Regional parliamentarians meeting for the 33rd Plenary Assembly of the SADC Parliamentary Forum this week in Gaborone have their work cut out for them.
In attempting to manouvre the theme, ‘“Enhancing the Implementation Capacity of SADC: What Parliaments can do to facilitate Regional Integration in SADC” the plenary, which ends on Sunday, will consider country reports from member state parliaments as well as discuss Dr. Angelo Mondlane’s presentation on the theme.
Kicking off the official session Wednesday night, chairperson of the Regional Women’s Parliamentary Caucus and also Member of Parliament for Zimbabwe Beatrice Nyamutinga painted a sorry picture of what regional parliaments have done to facilitate implementation of SADC protocols. Nyamutinga’s brief was largely on SADC Protocol on Gender and Development, which envisages that at least 50% women should be in decision-making positions at Local Government, Parliament, Cabinet and senior positions in the public sector by 2015. It also calls for implementation of affirmative action measures to accelerate the attainment of this target by 2015. Nyamutinga called on regional parliaments to accord SADC women “equal rights and opportunities, both inside and outside the courts.” The need to domesticate the provisions of the Protocol, such as the enactment of various pieces of legislation aimed at the protection and empowerment of women, is still very real, and the role of Parliamentarians in this regard is critical, she said, emphasisising that she was speaking on behalf of the National Women’s Caucuses “in our Parliaments.” She said that statistics have shown a “strong correlation” between the percentage of women in Parliament and the type of Electoral System that is used in Member States. She said that states that use the Proportional Representation System, and those that use a combination of different electoral systems have realised an “upward trend” in the number of women in Parliament, while states using the Constituency (First-Past-the-Post) System “have not been able to either maintain, let alone increase, the number of women in Parliament.” And to deal with this, Nyamutinga suggested a few remedies among them being that:
- Member states must review their electoral laws and adopt electoral systems that have proved to be gender friendly such as Proportional Representation Systems as opposed to First-Past-The Post System
- SADC Member States must adopt and implement legislated quotas in their constitutions and electoral laws, as well as implement other affirmative action provisions; including at political party levels. In addition, Member States should introduce policies that will encourage all the political parties to implement the legislated quotas that can increase the possibility of achieving gender equality in all political positions.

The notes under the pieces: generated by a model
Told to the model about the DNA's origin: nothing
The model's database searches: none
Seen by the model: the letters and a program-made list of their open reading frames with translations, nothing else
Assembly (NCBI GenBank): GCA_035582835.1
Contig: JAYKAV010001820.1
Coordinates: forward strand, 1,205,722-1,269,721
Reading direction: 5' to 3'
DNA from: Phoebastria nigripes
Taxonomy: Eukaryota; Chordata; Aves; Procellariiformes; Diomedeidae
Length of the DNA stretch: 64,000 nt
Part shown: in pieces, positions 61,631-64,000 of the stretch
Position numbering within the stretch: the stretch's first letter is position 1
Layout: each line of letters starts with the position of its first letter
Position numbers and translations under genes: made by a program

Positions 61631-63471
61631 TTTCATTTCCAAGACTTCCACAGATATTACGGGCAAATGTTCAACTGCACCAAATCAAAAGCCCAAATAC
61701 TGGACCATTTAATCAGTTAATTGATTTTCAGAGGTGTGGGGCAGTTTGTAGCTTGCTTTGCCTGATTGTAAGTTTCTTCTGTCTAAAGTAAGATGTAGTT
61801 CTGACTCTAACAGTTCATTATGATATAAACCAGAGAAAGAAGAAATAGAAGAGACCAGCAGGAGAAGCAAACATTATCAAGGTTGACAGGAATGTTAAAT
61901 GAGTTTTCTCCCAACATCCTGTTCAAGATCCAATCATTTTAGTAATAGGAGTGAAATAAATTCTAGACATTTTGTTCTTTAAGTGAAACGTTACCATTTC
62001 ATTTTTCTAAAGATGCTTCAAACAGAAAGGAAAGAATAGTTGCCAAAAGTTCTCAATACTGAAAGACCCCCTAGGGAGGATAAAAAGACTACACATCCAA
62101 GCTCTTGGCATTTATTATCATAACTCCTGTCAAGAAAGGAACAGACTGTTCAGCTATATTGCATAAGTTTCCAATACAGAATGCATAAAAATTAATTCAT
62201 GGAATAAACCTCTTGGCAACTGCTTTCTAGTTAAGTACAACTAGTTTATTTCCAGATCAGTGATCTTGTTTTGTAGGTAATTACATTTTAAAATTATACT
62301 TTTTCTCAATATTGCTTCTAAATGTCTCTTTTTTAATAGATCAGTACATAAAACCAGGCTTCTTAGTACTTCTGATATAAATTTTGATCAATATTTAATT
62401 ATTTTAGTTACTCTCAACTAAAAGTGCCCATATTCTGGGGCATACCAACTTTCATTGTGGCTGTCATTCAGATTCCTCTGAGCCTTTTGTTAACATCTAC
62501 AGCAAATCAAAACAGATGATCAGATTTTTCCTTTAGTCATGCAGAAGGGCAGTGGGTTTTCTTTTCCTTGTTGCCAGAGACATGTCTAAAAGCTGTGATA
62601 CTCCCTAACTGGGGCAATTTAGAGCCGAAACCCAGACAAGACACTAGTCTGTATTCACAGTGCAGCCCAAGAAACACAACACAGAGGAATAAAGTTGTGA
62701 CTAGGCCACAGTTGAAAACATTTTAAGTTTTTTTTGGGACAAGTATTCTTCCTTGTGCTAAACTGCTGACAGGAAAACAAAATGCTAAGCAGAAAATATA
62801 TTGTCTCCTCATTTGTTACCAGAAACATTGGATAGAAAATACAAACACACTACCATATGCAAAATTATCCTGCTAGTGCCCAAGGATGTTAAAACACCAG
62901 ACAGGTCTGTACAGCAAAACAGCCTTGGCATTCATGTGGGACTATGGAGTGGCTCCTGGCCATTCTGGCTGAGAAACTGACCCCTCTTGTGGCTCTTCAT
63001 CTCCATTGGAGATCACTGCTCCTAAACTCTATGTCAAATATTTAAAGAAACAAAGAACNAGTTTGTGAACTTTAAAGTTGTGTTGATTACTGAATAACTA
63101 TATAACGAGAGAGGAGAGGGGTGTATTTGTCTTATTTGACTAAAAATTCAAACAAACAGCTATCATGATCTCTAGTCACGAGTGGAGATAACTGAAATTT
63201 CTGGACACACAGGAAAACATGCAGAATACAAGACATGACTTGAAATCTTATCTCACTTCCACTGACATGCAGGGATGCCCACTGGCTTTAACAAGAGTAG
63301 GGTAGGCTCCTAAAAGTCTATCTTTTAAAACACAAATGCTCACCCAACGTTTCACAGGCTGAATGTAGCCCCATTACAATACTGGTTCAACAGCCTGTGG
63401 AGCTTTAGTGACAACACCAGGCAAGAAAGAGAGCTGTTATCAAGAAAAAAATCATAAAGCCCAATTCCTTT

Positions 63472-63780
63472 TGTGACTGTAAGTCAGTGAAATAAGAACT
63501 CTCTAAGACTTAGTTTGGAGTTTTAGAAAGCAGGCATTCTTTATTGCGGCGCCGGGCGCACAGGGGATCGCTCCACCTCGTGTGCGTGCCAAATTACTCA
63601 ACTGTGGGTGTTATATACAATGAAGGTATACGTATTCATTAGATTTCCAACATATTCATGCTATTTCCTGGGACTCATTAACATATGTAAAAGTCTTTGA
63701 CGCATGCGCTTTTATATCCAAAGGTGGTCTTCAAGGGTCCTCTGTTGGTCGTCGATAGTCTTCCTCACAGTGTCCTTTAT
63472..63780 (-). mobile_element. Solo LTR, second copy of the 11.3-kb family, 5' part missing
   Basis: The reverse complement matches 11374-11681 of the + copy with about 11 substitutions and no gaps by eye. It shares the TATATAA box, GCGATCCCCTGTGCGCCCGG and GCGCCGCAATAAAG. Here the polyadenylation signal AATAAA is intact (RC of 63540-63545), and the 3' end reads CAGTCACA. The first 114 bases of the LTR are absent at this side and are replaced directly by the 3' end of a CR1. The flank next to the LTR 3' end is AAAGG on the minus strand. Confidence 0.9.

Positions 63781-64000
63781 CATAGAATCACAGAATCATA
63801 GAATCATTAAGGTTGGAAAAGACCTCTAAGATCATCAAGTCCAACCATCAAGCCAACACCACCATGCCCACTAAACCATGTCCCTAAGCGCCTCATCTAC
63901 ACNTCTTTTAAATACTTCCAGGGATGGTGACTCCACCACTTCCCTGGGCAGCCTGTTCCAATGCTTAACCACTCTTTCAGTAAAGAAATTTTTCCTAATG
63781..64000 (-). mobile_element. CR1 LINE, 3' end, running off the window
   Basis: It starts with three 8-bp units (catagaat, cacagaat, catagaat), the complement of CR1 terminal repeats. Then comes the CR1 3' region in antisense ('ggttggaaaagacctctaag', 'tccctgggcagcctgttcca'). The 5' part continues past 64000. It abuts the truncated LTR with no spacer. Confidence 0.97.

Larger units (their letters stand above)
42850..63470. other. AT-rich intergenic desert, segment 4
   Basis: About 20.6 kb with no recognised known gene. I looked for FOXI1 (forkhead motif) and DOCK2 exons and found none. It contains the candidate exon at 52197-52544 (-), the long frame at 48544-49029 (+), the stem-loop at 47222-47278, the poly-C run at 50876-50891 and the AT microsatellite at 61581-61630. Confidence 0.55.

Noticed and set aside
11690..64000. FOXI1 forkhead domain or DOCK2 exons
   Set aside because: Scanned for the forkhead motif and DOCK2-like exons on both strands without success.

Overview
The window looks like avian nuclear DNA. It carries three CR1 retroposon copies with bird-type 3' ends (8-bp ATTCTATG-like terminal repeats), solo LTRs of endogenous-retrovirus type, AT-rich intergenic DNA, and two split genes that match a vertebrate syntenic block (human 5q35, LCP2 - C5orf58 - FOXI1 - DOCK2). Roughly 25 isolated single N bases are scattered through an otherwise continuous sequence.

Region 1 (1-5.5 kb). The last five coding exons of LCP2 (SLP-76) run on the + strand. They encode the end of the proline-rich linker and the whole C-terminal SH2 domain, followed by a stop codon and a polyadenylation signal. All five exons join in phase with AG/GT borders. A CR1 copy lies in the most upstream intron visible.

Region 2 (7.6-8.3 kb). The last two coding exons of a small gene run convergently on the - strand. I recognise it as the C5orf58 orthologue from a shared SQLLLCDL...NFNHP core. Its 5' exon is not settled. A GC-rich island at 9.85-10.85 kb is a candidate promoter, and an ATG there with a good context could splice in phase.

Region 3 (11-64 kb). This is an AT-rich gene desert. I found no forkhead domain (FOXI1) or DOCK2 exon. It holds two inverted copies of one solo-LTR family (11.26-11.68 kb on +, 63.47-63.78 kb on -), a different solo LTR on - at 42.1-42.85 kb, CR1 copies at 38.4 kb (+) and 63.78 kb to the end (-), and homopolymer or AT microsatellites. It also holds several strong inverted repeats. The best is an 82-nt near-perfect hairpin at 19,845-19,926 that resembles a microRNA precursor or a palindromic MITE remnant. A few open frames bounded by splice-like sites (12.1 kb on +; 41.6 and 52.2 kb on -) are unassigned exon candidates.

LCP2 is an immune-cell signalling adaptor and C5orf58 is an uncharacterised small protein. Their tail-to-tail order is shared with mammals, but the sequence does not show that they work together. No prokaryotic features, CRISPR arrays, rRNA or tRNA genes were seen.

She said that in the case of quotas political parties could be required to voluntarily reserve seats regarded as “safe” for women in order to achieve the set target of 50/50 representation. As to women representation in management positions in both the public and private sector, Nyamutinga observed the need for Member States to “integrate affirmative action provisions in their recruitment policies to address the imbalances of the past” and facilitate the entry of more women in to positions of power. It is a combination of such measures that have led to some of the regional parliaments making headway with respect to the SADC gender and development protocol, she said, as she heaped praise on Zimbabwe’s “progressive” new constitution, which among other things, sets up a Constitutional Court and Gender Equality Commission to deal with women’s rights, and ensuring that customary laws and practices that infringe on women’s rights are invalidated. “In this Constitution, women are guaranteed 60 seats on the basis of proportional representation. The Constitution also provides for equality at work in relation to promotion, paid maternity leave and family healthcare, equality in marriage, gender balance in the distribution of agricultural land, and gender balance on the Land Commission, among other things`” she said. In conclusion she paid tribute to the judgement of Botswana’s High Court, which abolished a rule of customary property law and associated ruling that women have the same right to inheritance as men. The human rights and gender equality jurisprudence that has emanated from that court’s decision in the Mmusi vs Ramantele case is according to Nyamutinga “is a cause for both envy and optimism.” Subsequently the judgement has been nominated for the 2013 global ‘Gender Justice Uncovered Awards.’